Recent history[edit]

82nd Infantry Regiment "Torino" Freccia mortar carrier
21st Field Artillery Regiment "Trieste" FH-70 howitzer battery
11th Engineer Regiment during an exercise

In the early 1990s the battalions returned to their traditional regimental names. I.e. on 30 September 1992 the 9th Mechanized Infantry Battalion "Bari" was renamed 9th Infantry Regiment "Bari" without changing composition or size. On 31 December 1990 the Army wide reduction in forces after the end of the Cold War reached the "Pinerolo" brigade with the disbanding of the 13th Mechanized Infantry Battalion "Valbella". On 1 July 1991 the brigade lost the 67th Bersaglieri Battalion "Fagarè" and the 11th Self-propelled Field Artillery Regiment "Teramo" to the Bersaglieri Brigade "Garibaldi". The 11th Self-propelled Artillery Regiment was replaced by the 2nd Self-propelled Artillery Regiment "Potenza" in Barletta.

On 17 October 1992 the 60th Tank Battalion "M.O. Locatelli" was renamed 133rd Tank Regiment without changing size or composition. On 21 October 1992 the headquarters of the 11th Bersaglieri Battalion "Caprera" (formerly part of the Bersaglieri Brigade "Garibaldi") moved from Orcenico Superiore to Bari and joined the Pinerolo as core of the to-be-formed 7th Bersaglieri Regiment.

On 9 October 1995 the 31st Tank Regiment in Bellinzago Novarese received the war flag and name of the 4th Tank Regiment and transferred its own name and war flag to the 133rd Tank Regiment in Altamura, while on the same date the war flag of the 133rd Tank Regiment was transferred to the army's Tank School in Lecce, where it was stored in the commander's office, until, in case of war, the personnel of the Cavalry School would have formed the 133rd Tank Regiment. On 10 October 1995 the 131st Self-propelled Field Artillery Regiment "Centauro" received the war flag and name of the 52nd Self-propelled Artillery Regiment "Torino" from the disbanding Mechanized Brigade "Legnano" and transferred its own name and war flag to the 2nd Self-propelled Artillery Regiment "Potenza" in Barletta. On 20 May 1996 the 131st Artillery Regiment moved to Foggia and on 3 December of the same year the Pinerolo, which fielded now two tank regiments, was renamed: Armored Brigade "Pinerolo". On 18 April 1997 the 11th Bersaglieri Battalion "Caprera" of the 7th Bersaglieri Regiment was renamed 10th Bersaglieri Battalion "Bezzecca". By the end of 1997 the brigade's composition was as follows:

  • CoA of the Pinerolo Brigade.svg Armored Brigade "Pinerolo", in Bari
    • Command and Tactical Supports Unit "Pinerolo", in Bari
    • CoA mil ITA rgt bersaglieri 07.png 7th Bersaglieri Regiment, in Bari
    • CoA mil ITA rgt fanteria 009.png 9th Infantry Regiment "Bari", in Trani
    • CoA mil ITA btg fanteria 047.png 47th Infantry (Recruits Training) Regiment "Ferrara", in Barletta
    • CoA mil ITA rgt carri 031.png 31st Tank Regiment, in Altamura
    • CoA mil ITA rgt carri 133.png 133rd Tank (Reserve) Regiment, in Lecce
    • CoA mil ITA rgt artiglieria 131.png 131st Self-propelled Field Artillery Regiment "Centauro", in Foggia
    • CoA mil ITA btg logistico pinerolo.png Logistic Battalion "Pinerolo", in Bari

The following years brought additional changes: In March 2001 the 131st Self-propelled Field Artillery Regiment "Centauro" was renamed 21st Self-propelled Field Artillery Regiment "Trieste", which had transferred from the Airmobile Brigade "Friuli". On 5 November 2001 the 82nd Infantry Regiment "Torino" from the 132nd Armored Brigade "Ariete" moved to Barletta and joined the "Pinerolo". During the same year the 11th Engineer Regiment moved from Motta di Livenza in the north of Italy to Foggia and joined the Pinerolo, while the 133rd Tank Regiment was disbanded.[2]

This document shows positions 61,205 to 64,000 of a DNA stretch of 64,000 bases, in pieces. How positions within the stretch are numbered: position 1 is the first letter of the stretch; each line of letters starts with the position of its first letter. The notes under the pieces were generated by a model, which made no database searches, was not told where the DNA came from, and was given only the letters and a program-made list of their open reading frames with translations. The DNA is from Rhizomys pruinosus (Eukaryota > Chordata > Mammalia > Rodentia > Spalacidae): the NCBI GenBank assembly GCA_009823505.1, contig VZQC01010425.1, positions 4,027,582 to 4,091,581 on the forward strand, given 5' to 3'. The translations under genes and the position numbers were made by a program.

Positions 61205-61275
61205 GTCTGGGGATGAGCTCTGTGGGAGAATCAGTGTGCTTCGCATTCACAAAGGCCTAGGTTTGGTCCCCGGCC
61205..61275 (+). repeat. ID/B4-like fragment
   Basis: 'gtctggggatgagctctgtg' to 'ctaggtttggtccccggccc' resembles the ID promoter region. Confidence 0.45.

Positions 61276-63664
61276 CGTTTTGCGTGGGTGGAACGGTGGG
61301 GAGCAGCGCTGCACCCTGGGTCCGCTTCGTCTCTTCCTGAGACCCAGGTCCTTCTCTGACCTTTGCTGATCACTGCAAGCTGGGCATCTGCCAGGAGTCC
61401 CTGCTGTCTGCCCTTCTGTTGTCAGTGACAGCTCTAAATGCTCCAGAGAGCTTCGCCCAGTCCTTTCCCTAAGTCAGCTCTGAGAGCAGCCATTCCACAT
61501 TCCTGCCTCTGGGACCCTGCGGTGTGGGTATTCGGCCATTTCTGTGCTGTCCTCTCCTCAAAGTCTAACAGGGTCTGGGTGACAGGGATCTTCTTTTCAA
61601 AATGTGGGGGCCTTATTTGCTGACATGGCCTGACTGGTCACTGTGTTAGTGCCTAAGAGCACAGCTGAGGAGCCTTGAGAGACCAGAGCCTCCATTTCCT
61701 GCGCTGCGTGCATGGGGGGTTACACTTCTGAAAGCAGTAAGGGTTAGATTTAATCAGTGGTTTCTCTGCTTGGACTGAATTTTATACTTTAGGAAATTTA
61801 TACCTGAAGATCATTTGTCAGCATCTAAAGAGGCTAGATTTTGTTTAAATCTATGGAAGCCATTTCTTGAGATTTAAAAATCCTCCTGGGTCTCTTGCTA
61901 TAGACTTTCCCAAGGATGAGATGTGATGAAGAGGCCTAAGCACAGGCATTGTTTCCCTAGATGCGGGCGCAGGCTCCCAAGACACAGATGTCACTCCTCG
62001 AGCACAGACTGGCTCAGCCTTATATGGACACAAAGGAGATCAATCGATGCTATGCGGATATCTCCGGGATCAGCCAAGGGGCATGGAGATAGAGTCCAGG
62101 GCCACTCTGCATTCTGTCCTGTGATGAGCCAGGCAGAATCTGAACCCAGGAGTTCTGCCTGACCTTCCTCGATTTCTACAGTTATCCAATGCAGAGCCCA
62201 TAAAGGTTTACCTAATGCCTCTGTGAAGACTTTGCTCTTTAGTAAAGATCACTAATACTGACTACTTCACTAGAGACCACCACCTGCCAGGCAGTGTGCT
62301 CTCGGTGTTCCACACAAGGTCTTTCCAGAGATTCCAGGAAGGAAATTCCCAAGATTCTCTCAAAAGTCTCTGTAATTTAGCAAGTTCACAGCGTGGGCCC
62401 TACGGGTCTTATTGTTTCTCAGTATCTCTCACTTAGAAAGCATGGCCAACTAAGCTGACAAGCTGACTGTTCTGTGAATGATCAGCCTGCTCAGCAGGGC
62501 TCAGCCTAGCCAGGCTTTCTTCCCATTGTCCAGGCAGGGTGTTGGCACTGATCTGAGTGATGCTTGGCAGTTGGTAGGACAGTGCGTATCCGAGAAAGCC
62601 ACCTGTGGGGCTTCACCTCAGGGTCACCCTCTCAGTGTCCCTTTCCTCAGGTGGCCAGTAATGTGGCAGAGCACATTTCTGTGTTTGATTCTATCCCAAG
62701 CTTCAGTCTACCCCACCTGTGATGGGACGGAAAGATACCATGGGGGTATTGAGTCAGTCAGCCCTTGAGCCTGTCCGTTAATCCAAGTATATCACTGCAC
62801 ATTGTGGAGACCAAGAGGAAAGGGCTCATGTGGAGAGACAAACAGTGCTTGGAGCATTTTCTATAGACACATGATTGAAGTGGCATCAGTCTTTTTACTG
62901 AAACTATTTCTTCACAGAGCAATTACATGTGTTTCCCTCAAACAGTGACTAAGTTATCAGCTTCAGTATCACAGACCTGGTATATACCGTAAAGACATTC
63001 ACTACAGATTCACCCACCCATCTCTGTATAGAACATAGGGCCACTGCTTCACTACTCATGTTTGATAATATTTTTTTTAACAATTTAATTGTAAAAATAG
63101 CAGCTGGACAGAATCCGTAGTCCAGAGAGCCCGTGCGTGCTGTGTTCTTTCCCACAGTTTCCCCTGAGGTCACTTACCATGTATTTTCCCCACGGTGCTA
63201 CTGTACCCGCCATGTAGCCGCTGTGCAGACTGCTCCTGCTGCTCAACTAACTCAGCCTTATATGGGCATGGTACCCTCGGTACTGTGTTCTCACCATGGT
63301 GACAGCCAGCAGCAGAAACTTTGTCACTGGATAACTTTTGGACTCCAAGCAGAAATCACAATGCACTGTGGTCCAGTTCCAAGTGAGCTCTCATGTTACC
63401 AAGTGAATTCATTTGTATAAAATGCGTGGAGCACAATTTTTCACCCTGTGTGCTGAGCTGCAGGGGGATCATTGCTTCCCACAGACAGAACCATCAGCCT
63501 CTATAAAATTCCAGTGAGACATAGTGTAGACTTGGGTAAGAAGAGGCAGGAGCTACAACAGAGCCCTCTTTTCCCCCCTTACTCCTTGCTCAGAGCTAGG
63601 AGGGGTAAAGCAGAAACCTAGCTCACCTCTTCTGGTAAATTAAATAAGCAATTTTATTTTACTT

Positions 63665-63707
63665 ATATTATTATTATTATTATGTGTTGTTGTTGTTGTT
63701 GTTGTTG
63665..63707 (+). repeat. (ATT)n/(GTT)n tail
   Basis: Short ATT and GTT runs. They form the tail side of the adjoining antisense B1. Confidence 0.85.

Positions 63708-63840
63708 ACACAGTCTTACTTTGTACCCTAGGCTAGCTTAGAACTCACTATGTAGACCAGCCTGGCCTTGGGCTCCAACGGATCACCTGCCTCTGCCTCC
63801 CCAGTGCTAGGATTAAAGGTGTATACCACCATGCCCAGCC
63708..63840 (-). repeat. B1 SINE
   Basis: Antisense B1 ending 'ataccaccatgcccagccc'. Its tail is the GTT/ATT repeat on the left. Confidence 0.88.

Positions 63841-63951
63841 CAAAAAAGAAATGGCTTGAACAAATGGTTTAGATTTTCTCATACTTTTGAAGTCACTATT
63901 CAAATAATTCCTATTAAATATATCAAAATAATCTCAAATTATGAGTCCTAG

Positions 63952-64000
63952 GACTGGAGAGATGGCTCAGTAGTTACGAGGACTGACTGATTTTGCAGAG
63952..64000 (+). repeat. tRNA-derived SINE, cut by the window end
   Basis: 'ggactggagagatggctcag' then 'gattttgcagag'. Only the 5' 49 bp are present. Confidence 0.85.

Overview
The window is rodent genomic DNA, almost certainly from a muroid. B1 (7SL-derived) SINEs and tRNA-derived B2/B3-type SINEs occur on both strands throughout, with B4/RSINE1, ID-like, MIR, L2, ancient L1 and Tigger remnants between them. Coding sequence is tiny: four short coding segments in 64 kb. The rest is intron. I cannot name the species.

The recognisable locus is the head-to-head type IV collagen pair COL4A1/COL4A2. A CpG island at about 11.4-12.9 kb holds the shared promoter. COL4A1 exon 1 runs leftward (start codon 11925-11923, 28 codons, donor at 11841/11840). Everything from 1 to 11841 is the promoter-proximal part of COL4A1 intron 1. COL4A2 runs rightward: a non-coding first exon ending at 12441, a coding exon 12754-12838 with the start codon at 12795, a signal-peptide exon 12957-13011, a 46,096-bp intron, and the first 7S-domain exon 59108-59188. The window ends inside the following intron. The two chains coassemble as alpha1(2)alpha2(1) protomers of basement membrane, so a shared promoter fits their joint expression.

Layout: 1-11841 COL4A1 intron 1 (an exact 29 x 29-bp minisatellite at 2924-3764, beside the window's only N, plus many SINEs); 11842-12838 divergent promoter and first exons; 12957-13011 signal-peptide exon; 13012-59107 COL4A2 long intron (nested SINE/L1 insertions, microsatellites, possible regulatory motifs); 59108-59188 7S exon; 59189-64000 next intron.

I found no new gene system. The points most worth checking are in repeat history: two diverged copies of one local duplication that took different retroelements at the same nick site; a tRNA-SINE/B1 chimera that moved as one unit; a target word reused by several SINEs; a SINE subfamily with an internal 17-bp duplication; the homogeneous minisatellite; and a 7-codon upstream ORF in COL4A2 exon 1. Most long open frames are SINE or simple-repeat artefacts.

Current structure[edit]

Structure of the Pinerolo 2019 (click to enlarge)

The last changes in the brigades structure occurred when on 1 January 2011 the 31st Tank Regiment moved to Lecce to join to the Cavalry School.[2] Subsequently the brigade was renamed Mechanized Brigade "Pinerolo" on 1 October 2011. In 2013 the brigade received the Logistic Regiment "Pinerolo" and on 28 February 2017 the 31st Tank Regiment returned to the "Pinerolo".

Today the brigade is composed of the following units:[1]

All regiments are battalion sized.

Equipment[edit]

Freccia of the brigade

The cavalry regiment is equipped with Centauro tank destroyers. The Bersaglieri and the two infantry regiments are equipped with Freccia wheeled infantry fighting vehicles. The brigade's artillery regiment fields 18x FH-70 towed howitzers.[10]

Gorget patches[edit]

The personnel of the brigade's units wears the following gorget patches:[11]

Sources[edit]

References[edit]

  1. ^ a b "Brigata Meccanizzata "Pinerolo"". Italian Army. Retrieved 15 November 2019.
  2. ^ a b c d e f g h i j "Brigata Meccanizzata "Pinerolo" - La Storia". Italian Army. Retrieved 15 November 2019.
  3. ^ "Pinerolo"/9-Reggimento-Fanteria-Bari/Pagine/la-storia.aspx "9° Reggimento Fanteria "Bari" - La Storia". Italian Army. Italian Army. Retrieved 7 January 2018.
  4. ^ a b c d e f "Brigata "Pinerolo" - La Storia". Esercito Italiano. Retrieved 16 November 2018.
  5. ^ F. dell'Uomo, R. Puletti (1998). L'Esercito Italiano verso il 2000 - Vol. Primo - Tomo I. Rome: SME - Ufficio Storico. p. 79.
  6. ^ F. dell'Uomo, R. Puletti (1998). L'Esercito Italiano verso il 2000 - Vol. Primo - Tomo I. Rome: SME - Ufficio Storico. p. 212.
  7. ^ "18° Reggimento Bersaglieri - Disciolto". Esercito Italiano. Retrieved 17 November 2018.
  8. ^ F. dell'Uomo, R. di Rosa (2001). L'Esercito Italiano verso il 2000 - Vol. Secondo - Tomo I. Rome: SME - Ufficio Storico. p. 531.
  9. ^ "9° Reggimento Fanteria "Bari" - La Storia". Esercito Italiano. Retrieved 16 November 2018.
  10. ^ "Obice da 155/39 FH-70". Esercito Italiano. Retrieved 23 June 2019.
  11. ^ "Brigata Meccanizzata "Pinerolo"". Italian Army. Retrieved 13 December 2019.